Failure or Feedback?

I’ve been through a few ‘learning’ experiences recently. Things have happened that weren’t what I planned. Some of this was disappointing (for example deciding to cancel a workshop) but I haven’t lost faith.

I reflected on the experiences and looked at what went wrong, where it went wrong and when. I also asked myself what I could do differently going forwards. I believe in the saying ‘feedback not failure’.  My projects didn’t fail; I learned a lot and that’s enabled me to create better processes for future. The outcome wasn’t what I expected (or wanted) but the experience has helped my personal development as I picked up new technical skills. I know I am capable of facing challenges and this has improved my confidence.

When we take an attitude of learning and curiosity rather than fear we can achieve so much. If we fear ‘failure’ then we may never start. Fear puts us at a disadvantage as it limits our thinking. We worry about what could go wrong, what other people are thinking. This puts us in a less resourceful state.

In her book ‘Feel the Fear and Do it Anyway’, Susan Jeffers introduces the empowering idea of a ‘no-lose model’.

“There really is nothing to lose, only something to gain, whatever the choices you make or actions you take in life’.

 

No lose decisions

My 10 tips to get going

  • There is no perfect time to start something, the best time is now.
  • It is better to start and ‘fail’ than fail to start
  • Let go of expectation. Do your best and see what happens. When we invest our emotions heavily into a project it can be devastating when things don’t go to plan.
  • Think about what could go wrong and then consider ways of reducing the impact or the likelihood of these things going wrong.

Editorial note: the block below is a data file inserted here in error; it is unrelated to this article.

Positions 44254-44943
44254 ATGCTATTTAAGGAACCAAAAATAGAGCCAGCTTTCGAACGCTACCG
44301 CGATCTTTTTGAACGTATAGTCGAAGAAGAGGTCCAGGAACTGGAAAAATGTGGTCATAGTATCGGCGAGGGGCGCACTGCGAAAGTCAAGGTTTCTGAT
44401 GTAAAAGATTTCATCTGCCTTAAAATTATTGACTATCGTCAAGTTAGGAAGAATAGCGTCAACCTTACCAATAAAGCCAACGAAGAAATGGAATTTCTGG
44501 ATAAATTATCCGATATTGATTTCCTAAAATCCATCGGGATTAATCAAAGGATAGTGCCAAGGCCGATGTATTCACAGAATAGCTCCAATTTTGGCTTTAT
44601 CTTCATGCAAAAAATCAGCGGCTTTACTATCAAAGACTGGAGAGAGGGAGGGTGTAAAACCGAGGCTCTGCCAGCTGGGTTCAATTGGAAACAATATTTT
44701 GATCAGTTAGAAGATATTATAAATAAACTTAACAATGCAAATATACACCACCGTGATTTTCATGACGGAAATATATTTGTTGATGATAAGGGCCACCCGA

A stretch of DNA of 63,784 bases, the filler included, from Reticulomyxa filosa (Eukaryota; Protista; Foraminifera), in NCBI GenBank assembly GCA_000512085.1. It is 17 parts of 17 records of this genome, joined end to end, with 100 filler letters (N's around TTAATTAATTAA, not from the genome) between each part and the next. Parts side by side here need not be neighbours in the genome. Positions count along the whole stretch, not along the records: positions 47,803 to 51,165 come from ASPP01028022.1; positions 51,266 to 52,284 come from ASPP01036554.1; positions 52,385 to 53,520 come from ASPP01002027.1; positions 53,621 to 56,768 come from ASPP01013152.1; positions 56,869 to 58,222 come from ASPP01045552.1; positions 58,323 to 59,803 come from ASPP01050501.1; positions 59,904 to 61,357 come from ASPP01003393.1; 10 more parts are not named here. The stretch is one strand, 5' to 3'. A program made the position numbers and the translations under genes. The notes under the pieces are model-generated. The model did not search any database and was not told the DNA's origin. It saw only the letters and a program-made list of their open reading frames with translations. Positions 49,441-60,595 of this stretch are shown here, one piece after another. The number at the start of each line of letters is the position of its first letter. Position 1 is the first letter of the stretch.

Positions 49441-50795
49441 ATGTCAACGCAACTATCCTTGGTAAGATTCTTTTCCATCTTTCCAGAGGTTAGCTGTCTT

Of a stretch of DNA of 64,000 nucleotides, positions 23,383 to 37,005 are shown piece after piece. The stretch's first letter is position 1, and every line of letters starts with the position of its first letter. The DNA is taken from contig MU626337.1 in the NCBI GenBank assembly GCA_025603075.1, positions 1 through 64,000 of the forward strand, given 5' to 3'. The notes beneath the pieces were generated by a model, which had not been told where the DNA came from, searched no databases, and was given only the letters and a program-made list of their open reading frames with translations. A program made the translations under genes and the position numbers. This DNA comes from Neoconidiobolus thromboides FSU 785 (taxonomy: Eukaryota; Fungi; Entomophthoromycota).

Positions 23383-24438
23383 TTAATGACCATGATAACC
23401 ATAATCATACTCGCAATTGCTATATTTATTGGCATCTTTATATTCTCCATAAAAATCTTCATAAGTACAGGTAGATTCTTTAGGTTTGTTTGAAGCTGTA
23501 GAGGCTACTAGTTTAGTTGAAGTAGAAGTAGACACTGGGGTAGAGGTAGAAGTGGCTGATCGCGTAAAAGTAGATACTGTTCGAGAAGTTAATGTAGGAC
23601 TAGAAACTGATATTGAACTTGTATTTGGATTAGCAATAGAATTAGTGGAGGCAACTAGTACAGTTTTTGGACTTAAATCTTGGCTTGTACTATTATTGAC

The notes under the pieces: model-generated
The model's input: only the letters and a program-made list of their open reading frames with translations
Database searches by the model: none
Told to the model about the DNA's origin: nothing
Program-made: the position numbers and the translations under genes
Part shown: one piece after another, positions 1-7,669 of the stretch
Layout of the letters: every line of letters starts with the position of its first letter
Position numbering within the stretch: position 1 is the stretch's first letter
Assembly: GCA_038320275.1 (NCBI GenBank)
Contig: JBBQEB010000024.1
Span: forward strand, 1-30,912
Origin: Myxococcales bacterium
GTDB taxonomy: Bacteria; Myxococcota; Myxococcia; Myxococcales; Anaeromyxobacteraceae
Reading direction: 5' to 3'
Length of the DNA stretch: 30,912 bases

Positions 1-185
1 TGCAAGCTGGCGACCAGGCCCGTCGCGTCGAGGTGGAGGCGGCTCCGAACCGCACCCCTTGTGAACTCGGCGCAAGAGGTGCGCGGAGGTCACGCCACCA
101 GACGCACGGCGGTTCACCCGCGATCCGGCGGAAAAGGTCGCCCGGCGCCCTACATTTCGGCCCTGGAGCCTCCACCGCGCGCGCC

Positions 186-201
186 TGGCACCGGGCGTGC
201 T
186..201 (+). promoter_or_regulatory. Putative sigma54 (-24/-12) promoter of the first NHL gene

• Think about what could go right!
  • If something hasn’t gone to plan, don’t take it personally. Step back and look at the situation objectively. What actually went wrong? What have you learned? What could you try instead?
  • Fear and excitement often elicit the same bodily sensations (raised heart rate, butterflies in the tummy) the difference is how we interpret them.
  • Talk to the right people about your projects. Sometimes close family and friends encourage you to be cautious because they are concerned for your welfare. Surround yourself with people who will support you but also know when to challenge you.
  • Adopt the attitude of failing forwards. Every time you fail at something you are getting nearer your goal.
  • Impossible = I’m Possible.

Remember, successful people are fearful at the start of something new – the difference is they continue despite fear, they are not held back by it.

As Susan says, ‘Feel the Fear and Do it Anyway!’

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